He was back in his room.  He checked.  The inorganic was no longer “there” – at the moment.  His energy body told him he had narrowly escaped death.  He would have to be more careful in his moves to and through other universes.  It was difficult to recognise anything, and that was surely reasonable.  Whatever he saw and experienced had no meaning structure for him and his consciousness.  It was impossible to name anything.  Even the inorganic being.  It was fuzzy.  It’s shape changed.  Bishop suspected it must be because he was not seeing it properly.  For a start, the human eye could detect neither infrared nor ultraviolet – nor numerous other radiations even in this universe.  The inorganic, however, was operating in its own “normality”.  Obviously it was not fuzzy “where” it was and observed by eyes which had been trained to see those shapes in those colours.  This thing obviously had some form of locomotion.  Feet?  Wings?  From his point of view the inorganic just darted.  It seemed to go in or through things.  And no doubt the creature treated him as a species possessing a much lower grade of intelligence.

Hence Bishop may just appear something like a stray sheep to a shepherd.  Or a rodent or pest to something which is trying to harvest a crop, do a job, make a profit.  He doubted very much whether the inorganic took him seriously – otherwise he would be dead.  Maybe.  That was the big weakness of reason.  It was necessary.  You had to use it.  But other times and spaces seemed to have other co-ordinates besides reason.  Another “reason” things couldn’t be seen properly in other universes. 


Bishop was left with the awesome problem of trying to learn how to get safely in and out of these universes while plotting some kind of route.  And then he would have to find some abbreviated way of knowing these new, alien places.  Because he would be much worse off than a new born human child.  More like an earthworm.  Or a bacterium, really.  On the other hand, there must be some way simply because these inorganics were themselves capable of doing it.  Naturally they could possibly have access to forms of technology beyond his imagination.  He could not altogether reject that theory, though he thought the most likely answer was the creature’s mental abilities.  Mental?  His lips curled into a smile at his world’s childish attempts to create a two-part world, mental and physical.  It was so simple to see how they were intimately interactive.  You didn’t need quantum mechanics to tell you that “reality” is a hell of a lot weirder than propaganda had led you to believe. 

Bishop had wondered for some time whether or not the inorganics were directly involved in this propaganda, this interference with the basic software of humanity.  If so, what had mankind been like before?  It was a staggering question, and there was an inner compulsion for him to continue his investigations, to push forward, push harder.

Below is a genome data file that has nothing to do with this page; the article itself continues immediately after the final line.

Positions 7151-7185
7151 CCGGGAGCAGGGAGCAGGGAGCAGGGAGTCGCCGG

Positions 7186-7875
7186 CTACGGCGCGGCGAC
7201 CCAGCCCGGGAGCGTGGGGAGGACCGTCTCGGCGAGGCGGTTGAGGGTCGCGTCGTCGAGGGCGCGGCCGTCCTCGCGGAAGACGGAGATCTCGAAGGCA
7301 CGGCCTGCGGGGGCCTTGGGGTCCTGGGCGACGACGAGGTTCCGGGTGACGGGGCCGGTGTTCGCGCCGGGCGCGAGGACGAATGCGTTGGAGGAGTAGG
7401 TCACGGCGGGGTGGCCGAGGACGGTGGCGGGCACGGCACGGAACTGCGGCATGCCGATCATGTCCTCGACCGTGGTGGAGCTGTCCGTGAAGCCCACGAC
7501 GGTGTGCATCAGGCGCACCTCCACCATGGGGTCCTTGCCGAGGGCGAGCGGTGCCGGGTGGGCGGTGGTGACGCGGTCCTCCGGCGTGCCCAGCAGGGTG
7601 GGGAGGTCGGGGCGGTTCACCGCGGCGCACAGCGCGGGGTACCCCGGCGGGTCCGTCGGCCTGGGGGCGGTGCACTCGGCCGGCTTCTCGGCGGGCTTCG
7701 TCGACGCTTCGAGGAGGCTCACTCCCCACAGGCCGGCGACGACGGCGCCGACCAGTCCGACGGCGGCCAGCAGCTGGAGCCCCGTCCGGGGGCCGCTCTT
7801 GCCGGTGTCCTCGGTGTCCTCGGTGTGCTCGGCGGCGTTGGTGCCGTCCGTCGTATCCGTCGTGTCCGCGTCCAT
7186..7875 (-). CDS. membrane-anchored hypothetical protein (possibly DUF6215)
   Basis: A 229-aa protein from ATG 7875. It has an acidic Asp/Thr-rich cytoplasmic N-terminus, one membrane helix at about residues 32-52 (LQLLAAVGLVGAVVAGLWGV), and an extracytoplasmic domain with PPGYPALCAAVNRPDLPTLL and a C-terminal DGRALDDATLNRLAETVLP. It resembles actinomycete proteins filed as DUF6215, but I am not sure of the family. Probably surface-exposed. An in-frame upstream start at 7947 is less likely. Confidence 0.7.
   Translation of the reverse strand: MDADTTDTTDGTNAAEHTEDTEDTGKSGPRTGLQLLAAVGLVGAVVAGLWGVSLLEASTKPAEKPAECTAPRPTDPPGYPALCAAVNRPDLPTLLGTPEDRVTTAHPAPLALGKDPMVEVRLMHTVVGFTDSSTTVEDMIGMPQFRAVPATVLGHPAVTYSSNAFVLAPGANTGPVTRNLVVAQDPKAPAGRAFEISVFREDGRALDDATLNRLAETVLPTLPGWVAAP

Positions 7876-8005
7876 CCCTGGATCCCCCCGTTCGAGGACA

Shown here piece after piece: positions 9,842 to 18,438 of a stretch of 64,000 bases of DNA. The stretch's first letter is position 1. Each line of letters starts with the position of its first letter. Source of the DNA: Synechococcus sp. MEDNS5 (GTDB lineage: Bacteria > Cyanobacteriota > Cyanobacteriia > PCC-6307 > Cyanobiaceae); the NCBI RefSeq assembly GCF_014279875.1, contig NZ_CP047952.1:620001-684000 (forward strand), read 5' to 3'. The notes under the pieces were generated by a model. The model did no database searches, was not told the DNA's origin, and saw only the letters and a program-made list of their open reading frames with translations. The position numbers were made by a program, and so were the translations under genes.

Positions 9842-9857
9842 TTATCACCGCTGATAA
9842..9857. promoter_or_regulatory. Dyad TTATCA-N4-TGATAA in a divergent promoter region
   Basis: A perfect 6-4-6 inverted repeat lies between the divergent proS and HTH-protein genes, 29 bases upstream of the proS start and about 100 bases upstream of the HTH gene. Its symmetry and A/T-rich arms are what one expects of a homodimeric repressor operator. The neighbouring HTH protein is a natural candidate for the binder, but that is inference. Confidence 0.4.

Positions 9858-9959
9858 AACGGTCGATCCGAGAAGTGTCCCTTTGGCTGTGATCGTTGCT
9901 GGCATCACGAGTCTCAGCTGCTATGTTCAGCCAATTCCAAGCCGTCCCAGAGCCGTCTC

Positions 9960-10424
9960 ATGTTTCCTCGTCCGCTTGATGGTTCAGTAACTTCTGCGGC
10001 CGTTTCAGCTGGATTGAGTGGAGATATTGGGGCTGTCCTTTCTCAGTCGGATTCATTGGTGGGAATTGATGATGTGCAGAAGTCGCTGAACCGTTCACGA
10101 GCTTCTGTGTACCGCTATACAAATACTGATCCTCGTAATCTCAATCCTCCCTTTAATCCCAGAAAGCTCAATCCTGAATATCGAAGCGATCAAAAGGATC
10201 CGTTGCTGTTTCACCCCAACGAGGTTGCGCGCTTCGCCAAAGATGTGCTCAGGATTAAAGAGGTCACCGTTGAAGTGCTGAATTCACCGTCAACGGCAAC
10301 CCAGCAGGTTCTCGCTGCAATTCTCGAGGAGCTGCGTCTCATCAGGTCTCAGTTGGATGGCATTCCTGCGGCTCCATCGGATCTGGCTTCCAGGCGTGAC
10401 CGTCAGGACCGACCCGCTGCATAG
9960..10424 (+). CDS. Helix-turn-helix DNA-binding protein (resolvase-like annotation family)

He stretched both arms out parallel with the floor and opened his eyes.  Time for a strong coffee and a spliff.  He dropped his hands to the carpet and pushed himself erect with a single smooth movement.

+“When I was a little girl, I remember my mother had this tremendous sneer.  I would look up – I was maybe six, seven – and her upper lip would actually quiver with emotion.  I was fascinated by it.  Her eyes sparked blue fire.  Everybody laughs when I tell them that.


“‘You embarrassed me,’ she hissed.  Her voice was coated with scorn.  ‘Right in front of all the mothers, too.  They know me, you know – all looking at me!  The other children in the ballet class are looking at you.  And there you stand.  Peeing yourself in the middle of the floor.  Laughing.  Laughing!!!  Making a fool of me.  And laughing!  You should have seen the teacher’s face.  You destroyed the whole show, Linda!  All that work!  The building society manager’s wife was there, the dentist, your head teacher.  And all my friends.  They’ll never speak to me again….’

I tried to explain to her that I laughed because I was scared.  I was scared of causing all that embarrassment.  I laughed at a funeral, too, same reason.  Everyone turned and stared back at me.  My auntie had died…”


Linda Burrows stopped and sipped her tea.  She was sitting on the sofa with her feet up looking towards the window.  Light was refracting on the slowly spinning crystals pinned at the top of the window frame.  Outside she could see the green motion of the lime trees as they rustled in warm sunshine.  Bishop had urged her to walk up to the park with him, talk to him there.  But she felt uncomfortable talking about herself out of doors.  Her voice was loud and sharp.  She couldn’t help that.  And people always looked at her.  The judging eyes, always the judging eyes.  The disapproval.

“My laugh was always loud,” she continued.  “A real gut laugh…”